A cappella meister Bobby McFerrin and cello maestro Yo Yo Ma have teamed up for an unconventional, high-concept crossover record, as yet untitled, that will hit the racks in January. The two do both new music and classical numbers, such as Rachmaninoff's ''Vocalise'' and four new pieces by McFerrin, including ''Grace'' and ''Stars.''
The just-published, paperback edition of Alex Ben Block's Outfoxed, a history of the Fox network, contains a new chapter on The Simpsons and some surprising news about the show's origin: It was created in 10 minutes, while cartoonist Matt Groening waited for a meeting with producer James L. Brooks. ''It's true,'' says Groening. ''Originally I was going to do my comic strip, Life in Hell, for Brooks. Then I found out whatever I did would be owned by Fox. I had 10 minutes to come up with something else: a family that drove each other crazy. I was inspired by my own family. It took me the whole 10 minutes to draw them.''
The social mores of 1870s New Yorkers might seem a leap for Martin Scorsese. Yet the filmmaker (whose Cape Fear comes out in November) is taking a trip back to The Age of Innocence, adapting Edith Wharton's Pulitzer Prize-winning 1920 novel as his next feature. Daniel Day-Lewis and Michelle Pfeiffer are likely to play Wharton's tale of doomed romance. Scorsese starts filming in upstate New York early next year. No word on whether Pfeiffer will dye her hair and skin to achieve the exotic ''almost foreign-looking'' dark look Wharton so meticulously described.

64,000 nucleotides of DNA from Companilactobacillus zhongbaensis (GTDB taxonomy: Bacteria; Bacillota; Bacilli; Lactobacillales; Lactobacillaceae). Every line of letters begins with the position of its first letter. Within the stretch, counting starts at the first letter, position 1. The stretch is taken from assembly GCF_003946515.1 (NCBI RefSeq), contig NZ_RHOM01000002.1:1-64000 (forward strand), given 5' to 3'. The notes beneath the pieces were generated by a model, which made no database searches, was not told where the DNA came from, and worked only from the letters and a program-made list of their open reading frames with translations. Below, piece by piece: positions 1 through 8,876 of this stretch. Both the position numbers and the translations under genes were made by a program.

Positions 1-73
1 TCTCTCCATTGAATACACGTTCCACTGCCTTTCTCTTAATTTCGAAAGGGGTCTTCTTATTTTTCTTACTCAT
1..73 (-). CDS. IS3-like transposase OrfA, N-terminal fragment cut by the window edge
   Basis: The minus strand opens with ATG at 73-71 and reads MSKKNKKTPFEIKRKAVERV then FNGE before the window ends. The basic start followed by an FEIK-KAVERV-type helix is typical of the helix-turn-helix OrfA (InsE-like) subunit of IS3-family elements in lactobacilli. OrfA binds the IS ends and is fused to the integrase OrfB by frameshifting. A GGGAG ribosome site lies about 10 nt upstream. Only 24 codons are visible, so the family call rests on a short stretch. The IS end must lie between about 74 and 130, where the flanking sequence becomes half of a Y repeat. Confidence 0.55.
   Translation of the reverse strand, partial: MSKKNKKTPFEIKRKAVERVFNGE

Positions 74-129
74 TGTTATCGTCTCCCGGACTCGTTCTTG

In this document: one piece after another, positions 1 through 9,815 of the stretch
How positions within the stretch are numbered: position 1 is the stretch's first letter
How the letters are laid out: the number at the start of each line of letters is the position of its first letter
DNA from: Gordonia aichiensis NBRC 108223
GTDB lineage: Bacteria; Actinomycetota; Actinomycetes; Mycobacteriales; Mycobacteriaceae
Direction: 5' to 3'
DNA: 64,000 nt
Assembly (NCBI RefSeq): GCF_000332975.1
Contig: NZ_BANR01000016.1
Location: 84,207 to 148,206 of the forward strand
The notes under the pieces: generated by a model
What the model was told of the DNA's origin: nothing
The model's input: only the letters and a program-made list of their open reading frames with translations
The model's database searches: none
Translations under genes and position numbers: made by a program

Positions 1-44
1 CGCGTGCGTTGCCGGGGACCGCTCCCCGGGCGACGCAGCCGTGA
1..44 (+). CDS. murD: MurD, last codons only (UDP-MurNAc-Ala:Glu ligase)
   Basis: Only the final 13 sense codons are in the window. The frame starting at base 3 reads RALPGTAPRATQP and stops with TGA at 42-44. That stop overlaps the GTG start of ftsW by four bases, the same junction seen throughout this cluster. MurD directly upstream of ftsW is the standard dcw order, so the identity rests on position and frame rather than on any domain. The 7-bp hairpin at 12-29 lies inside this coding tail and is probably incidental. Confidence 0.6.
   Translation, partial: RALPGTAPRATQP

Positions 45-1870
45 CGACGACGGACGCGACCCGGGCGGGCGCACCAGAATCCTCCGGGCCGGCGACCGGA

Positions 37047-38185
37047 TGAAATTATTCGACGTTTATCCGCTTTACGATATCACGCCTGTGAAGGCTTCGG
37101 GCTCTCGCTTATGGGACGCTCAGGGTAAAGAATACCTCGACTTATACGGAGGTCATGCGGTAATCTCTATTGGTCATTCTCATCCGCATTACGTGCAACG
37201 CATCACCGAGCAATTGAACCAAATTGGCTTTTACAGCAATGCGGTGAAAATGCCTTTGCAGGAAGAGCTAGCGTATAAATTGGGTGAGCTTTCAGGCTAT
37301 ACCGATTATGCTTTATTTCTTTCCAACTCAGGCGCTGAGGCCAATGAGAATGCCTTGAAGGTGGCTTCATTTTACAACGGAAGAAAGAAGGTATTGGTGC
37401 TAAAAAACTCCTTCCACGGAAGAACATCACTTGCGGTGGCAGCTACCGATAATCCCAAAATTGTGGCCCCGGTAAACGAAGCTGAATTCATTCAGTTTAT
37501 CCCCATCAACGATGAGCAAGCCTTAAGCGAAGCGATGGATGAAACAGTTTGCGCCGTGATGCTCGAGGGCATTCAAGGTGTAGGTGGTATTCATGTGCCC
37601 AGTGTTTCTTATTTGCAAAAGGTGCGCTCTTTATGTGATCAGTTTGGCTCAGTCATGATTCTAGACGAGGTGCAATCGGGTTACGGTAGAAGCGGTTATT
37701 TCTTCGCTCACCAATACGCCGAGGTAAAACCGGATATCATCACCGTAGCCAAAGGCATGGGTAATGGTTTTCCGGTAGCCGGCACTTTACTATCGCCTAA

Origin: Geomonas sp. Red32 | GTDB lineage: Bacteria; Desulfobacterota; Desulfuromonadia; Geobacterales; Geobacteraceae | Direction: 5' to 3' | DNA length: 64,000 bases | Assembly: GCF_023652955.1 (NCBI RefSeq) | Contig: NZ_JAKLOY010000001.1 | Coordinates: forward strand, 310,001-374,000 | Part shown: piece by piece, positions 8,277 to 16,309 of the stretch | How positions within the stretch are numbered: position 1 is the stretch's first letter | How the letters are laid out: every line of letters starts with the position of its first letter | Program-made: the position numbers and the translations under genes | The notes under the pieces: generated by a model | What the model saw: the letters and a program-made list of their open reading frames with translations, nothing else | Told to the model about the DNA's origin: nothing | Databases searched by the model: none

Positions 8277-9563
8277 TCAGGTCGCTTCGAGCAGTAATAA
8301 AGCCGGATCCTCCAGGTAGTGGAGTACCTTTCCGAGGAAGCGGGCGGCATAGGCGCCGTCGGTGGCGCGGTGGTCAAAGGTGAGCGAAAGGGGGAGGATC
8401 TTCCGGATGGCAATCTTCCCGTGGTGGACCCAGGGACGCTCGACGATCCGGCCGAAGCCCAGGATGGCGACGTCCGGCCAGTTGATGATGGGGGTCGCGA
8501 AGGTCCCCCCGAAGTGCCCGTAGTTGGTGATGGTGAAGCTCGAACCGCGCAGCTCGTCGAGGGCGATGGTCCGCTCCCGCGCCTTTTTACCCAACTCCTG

What does Robert Redford have to do to rebound from his $45 million Havana flop? Follow the old formula of seeking safety in big casts. Redford is joining a cast that will include Oscar winner Ben Kingsley, Oscar nominees River Phoenix and Mary McDonnell and possibly Sidney Poitier and Dan Aykroyd for Sneakers, a comedy/adventure that begins filming Oct. 28 in San Francisco. Says Phoenix: ''The script's really good. I play a computer hacker. We're a team of five. Redford gosh! Kingsley gosh!''
Robin Williams is considering a change of pace in what is becoming one of the most interesting movie careers around: the role of Harvey Milk, the gay supervisor of San Francisco who was assassinated in 1978. The film, The Mayor of Castro Street, based on Randy Shilts' 1983 book of the same name, will be coproduced by Oliver Stone. The rumor that Stone will also direct is not true, yet. ''There's no director set,'' says Stone's press agent, Andrea Jaffe. ''Oliver is just developing the project.''
Written by: Lawrence O'Toole, Lou Aguilar, Stephen Schaefer, Rebecca Ascher-Walsh